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  • Writer's pictureAlex First

Tick, Tick ... Boom! (M) - 120 minutes

Jonathan Larson wrote the smash hit Broadway musical Rent. How he got there involved pain and persistence. That’s the subject of Tick, Tick … Boom!

Living in New York with his dancer girlfriend, Larson (Andrew Garfield) dreams of being a Broadway musical writer.

His creativity is recognised by his close and loyal friends, but he is on the cusp of 30 and he hasn’t made it yet. The way he sees it time is running out.

After all, Stephen Sondheim was only 27 when he had his first Broadway success.

Larson is perpetually short of money and works in a diner to try to make ends meet.

For the past eight years he has been writing what he hopes will get him his big break – the futuristic Superbia. More recently, he’s even managed to get Sondheim on board as a mentor.

But he is missing a key number in the second act and with barely days until his first run through in front of Broadway producers he has a severe case of writer’s block.

Further, he has neglected his best friend and his girlfriend, Susan (Alexandra Shipp), who has a life changing decision of her own with which to contend.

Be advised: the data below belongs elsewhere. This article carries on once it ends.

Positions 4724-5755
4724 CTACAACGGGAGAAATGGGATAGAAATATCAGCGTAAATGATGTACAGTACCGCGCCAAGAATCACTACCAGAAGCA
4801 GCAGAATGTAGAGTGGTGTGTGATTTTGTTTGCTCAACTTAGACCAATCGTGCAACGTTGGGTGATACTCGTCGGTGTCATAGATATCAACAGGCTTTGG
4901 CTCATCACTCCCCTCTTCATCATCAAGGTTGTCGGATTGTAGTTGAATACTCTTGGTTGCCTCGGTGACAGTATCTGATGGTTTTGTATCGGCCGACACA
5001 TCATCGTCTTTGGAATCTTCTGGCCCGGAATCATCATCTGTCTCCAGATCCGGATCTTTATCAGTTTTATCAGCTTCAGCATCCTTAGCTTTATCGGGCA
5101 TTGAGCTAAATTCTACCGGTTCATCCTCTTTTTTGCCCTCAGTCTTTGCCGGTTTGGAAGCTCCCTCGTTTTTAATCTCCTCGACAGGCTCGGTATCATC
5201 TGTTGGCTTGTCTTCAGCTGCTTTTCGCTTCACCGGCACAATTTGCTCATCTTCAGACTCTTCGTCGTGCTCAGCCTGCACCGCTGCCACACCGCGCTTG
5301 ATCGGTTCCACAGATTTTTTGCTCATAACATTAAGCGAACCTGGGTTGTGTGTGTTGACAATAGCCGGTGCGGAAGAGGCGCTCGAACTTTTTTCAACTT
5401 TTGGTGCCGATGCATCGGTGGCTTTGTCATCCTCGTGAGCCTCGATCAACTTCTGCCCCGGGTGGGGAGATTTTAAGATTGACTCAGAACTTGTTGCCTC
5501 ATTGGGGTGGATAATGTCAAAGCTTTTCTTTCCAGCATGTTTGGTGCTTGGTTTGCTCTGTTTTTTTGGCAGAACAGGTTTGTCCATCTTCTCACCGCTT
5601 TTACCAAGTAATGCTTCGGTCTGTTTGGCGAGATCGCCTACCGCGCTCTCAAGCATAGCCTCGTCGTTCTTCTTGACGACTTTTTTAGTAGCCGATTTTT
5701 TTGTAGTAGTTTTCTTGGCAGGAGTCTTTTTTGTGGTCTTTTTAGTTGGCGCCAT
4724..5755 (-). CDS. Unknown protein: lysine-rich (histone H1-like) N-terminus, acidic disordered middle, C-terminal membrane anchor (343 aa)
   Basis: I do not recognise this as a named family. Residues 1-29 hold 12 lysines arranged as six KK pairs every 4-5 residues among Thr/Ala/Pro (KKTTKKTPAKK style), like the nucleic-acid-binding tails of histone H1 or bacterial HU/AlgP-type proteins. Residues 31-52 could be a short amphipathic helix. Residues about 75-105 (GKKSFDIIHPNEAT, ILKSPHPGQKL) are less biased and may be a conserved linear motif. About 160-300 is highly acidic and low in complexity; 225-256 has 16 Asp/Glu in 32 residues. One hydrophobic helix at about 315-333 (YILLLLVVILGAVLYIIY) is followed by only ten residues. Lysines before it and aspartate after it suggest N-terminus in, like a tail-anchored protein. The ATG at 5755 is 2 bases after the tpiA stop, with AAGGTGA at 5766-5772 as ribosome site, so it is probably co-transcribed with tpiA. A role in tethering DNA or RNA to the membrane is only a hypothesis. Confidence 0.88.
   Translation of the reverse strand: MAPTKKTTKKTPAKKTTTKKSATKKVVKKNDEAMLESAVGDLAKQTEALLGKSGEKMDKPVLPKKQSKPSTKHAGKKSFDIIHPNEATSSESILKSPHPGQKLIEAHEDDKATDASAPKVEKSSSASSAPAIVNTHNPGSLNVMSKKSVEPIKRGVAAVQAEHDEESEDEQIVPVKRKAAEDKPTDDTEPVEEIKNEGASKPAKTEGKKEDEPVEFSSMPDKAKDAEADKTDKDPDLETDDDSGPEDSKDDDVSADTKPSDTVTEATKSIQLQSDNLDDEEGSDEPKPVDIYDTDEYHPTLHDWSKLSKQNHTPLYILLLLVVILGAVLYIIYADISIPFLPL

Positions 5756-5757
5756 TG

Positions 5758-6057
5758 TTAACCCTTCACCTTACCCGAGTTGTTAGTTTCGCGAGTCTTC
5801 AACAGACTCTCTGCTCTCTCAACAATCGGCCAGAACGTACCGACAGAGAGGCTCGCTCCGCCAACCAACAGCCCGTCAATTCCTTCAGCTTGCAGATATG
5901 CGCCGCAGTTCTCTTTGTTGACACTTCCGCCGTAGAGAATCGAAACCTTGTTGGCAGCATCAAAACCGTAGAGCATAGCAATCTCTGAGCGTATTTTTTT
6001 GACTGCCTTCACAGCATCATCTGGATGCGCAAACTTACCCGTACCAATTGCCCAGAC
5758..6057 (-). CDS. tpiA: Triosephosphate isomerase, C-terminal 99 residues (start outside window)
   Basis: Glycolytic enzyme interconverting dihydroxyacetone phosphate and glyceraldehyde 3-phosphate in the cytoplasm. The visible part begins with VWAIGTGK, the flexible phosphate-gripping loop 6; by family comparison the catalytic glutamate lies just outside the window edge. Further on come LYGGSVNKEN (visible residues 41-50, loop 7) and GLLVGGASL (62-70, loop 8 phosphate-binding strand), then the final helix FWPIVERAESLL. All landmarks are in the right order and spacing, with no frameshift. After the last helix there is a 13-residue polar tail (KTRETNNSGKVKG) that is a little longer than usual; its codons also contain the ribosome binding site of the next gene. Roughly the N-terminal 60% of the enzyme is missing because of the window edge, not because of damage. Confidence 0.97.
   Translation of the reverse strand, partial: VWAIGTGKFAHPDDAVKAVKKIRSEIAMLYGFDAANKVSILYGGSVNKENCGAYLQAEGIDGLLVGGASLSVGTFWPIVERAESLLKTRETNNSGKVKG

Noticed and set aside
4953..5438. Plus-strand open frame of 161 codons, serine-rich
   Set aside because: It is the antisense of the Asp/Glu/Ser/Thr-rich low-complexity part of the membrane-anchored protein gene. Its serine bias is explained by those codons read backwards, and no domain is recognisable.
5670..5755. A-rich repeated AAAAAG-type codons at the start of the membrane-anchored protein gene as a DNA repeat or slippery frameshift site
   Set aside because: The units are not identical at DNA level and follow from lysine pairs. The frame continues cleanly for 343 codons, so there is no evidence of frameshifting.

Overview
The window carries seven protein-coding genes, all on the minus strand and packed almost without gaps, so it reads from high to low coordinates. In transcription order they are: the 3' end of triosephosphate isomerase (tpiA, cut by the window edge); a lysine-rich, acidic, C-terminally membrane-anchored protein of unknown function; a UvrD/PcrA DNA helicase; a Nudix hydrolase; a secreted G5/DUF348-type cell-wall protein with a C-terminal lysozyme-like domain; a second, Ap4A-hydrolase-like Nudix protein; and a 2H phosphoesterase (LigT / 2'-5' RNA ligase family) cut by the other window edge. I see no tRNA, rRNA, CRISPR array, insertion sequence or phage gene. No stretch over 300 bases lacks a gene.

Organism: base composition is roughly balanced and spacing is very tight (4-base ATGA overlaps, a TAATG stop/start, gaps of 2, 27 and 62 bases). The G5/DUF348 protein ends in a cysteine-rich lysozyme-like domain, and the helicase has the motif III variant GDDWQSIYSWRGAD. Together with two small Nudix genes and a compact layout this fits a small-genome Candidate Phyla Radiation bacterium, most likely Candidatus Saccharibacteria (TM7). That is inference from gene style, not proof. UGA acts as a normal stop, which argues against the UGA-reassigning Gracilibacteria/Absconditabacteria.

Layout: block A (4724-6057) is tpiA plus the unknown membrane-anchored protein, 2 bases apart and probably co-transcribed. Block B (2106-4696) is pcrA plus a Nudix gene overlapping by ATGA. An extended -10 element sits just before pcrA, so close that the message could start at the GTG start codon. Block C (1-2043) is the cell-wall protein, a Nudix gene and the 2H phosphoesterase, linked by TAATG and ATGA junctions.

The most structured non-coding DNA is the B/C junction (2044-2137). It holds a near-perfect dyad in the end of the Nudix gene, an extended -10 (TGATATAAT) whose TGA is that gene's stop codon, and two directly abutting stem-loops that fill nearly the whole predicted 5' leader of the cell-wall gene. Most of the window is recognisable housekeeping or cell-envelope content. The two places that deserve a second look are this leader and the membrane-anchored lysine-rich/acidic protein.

Through a mixture of dialogue and catchy tunes (the latter written by Larson), the story unfolds.

The music woven into the script by Steven Levenson presents us with a compelling and moving narrative arc.

Tick, Tick … Boom! is a tale of triumph and tragedy.

We’re in the midst of the AIDS pandemic at that time and Larson has witnessed a number of his friends pass away, the oldest only 27.

Garfield is a bundle of energy in the lead, a dominant force. He acts and sings up a storm in a brilliant characterisation.

He is surrounded by talent too.

Shipp is vivacious and down to earth as girlfriend Susan.

Robin de Jesus plays Michael, his childhood friend and wannabe actor who ended up in advertising. de Jesus is totally believable as the sensitive and loyal buddy and sometime roommate.

Vanessa Hudgens knocks it out of the park as one of two vocalists in Larson’s band, alongside Joshua Henry. Both have real presence.

And let’s not forget Jonathan Marc Sherman as Ira Weitzman, the bloke willing to stick his neck out for Larson. He is most credible.

The music woven into the script presents us with a compelling and moving narrative arc.

Tick, Tick … Boom! is at times uplifting and buoyant, while never lacking in pathos.

We feel the doubts and bumps … a sure sign the movie is presenting us with a slice of magic.

There is much to like about the way the material is handled, with Garfield showcasing his enormous range. You simply can’t turn away.

Rated M, Tick, Tick … Boom! scores an 8½ out of 10.


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